Offer a sample program from one of your matches, computer-generated T-shirt design, or picture of a proposed banner to hang near your tennis courts with the business’ logo on it. Personally hand delivering your club tennis team’s sponsorship packets and following up with these interested businesses will greatly increase your club’s chances of landing a sponsorship amid the sea of other organizations on your campus. Happy hunting!

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DRILL OF THE MONTH: “N DRILL” FOR DOUBLES

D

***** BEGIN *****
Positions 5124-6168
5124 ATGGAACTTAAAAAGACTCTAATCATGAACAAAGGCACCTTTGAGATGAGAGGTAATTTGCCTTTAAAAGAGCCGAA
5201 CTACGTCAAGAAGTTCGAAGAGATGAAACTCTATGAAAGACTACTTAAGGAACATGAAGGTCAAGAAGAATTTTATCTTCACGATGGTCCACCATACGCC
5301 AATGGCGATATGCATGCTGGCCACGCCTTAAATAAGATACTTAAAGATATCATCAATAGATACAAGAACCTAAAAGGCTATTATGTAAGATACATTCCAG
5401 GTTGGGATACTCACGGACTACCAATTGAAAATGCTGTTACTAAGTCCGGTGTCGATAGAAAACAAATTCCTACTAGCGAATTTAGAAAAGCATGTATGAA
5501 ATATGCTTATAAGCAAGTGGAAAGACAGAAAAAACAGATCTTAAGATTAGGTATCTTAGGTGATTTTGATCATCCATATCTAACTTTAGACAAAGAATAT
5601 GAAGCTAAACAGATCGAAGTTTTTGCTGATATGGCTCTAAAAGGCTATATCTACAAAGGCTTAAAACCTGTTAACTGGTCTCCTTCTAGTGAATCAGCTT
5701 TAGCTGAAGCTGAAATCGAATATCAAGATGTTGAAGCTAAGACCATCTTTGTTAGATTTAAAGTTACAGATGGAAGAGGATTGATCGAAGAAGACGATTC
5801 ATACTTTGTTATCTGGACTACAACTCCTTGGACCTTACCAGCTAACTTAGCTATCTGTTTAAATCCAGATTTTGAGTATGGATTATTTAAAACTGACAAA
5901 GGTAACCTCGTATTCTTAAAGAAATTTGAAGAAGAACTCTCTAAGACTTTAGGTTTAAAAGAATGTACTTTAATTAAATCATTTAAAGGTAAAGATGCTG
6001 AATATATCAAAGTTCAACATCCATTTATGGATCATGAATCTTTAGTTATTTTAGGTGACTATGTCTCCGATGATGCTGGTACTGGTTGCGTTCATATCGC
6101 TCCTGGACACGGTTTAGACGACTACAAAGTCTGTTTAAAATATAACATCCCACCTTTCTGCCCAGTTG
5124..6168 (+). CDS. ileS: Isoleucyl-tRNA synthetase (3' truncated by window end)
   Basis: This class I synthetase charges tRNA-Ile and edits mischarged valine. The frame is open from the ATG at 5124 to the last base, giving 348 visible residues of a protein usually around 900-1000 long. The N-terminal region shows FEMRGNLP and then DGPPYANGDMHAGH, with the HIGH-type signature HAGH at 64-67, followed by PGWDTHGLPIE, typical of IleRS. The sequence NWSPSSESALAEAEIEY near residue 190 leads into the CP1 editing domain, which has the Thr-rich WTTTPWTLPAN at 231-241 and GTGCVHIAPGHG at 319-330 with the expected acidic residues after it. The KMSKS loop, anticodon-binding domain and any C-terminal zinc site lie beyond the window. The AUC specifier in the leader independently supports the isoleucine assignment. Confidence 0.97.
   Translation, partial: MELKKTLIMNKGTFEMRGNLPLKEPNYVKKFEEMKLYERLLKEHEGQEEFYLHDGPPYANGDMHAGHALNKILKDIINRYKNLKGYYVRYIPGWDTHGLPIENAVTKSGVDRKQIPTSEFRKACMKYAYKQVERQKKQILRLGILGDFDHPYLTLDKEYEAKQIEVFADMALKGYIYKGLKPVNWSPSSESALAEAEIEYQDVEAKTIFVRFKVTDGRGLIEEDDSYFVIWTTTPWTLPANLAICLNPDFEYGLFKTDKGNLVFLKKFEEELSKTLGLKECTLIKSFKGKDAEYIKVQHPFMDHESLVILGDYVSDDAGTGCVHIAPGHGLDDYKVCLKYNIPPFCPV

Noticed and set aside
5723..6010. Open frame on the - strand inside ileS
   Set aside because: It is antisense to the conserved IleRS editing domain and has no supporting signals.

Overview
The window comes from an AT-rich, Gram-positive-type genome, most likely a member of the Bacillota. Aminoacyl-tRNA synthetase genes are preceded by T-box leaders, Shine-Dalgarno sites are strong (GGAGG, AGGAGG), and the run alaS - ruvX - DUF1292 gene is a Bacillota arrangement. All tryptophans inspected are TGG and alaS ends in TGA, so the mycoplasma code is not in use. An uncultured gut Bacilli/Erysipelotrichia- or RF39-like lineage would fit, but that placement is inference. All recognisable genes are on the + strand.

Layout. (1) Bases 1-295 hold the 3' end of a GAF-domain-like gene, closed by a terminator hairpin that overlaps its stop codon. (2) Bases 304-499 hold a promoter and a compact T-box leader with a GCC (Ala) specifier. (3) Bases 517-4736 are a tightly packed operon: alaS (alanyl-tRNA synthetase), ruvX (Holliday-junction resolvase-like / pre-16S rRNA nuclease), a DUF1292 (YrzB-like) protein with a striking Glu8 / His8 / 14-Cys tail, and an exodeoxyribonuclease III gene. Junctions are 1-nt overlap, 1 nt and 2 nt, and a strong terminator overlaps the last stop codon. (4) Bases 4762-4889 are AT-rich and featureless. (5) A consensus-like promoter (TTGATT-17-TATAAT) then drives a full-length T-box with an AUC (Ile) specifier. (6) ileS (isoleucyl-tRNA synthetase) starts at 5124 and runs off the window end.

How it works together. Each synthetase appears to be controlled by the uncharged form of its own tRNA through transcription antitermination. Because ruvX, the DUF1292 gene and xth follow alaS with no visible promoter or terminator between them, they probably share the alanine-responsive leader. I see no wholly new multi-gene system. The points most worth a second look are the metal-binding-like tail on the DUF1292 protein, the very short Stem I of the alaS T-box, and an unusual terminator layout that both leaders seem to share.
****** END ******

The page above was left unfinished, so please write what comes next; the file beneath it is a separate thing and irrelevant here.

This doubles drill has been provided by Mark Guilbeau, varsity women’s tennis coach at the University of Virginia and 2005 Wilson/ITA National Coach of the Year. Mark Guilbeau The “N Drill” for doubles helps to teach the net positions and net player’s responsibilities during the basic one-up/one-back point. It is also very good for large groups with limited courts because it involves and keeps four players active on one court. The drill begins with two doubles pairs on each end of the court, both playing one-up/one-back. A coach feeds a ball to Player A, who hits a down-the-line groundstroke to Player B. Player B, who has closed in toward the net as the ball is fed from the coach, volleys the ball crosscourt to Player C. Player C, who has shifted back toward the service line and near the center line for a more defensive position, handles this reflex volley and volleys the ball down the line to Player D. While the ball is moving to player D, Player C closes with the ball into a more offensive position, and Player B retreats to a more defensive position near the service line and center line. This completes the “N” pattern, which gives the drill its name, and should be repeated with Player D hitting a down-the-line groundstroke to Player C, Player C volleying to Player B, Player B hitting a reflex volley to Player A, and around and around. The net players should focus on the necessary up and back movement required to play the net positions both offensively and defensively in doubles.